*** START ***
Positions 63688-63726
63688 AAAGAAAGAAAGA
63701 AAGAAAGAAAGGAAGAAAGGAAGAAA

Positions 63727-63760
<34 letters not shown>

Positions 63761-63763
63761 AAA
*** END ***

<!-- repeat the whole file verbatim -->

Positions 63688-63726
63688 AAAGAAAGAAAGA
63701 AAGAAAGAAAGGAAGAAAGGAAGAAA

Positions 63727-63760
<34 letters not shown>

Positions 63761-63763
63761 AAA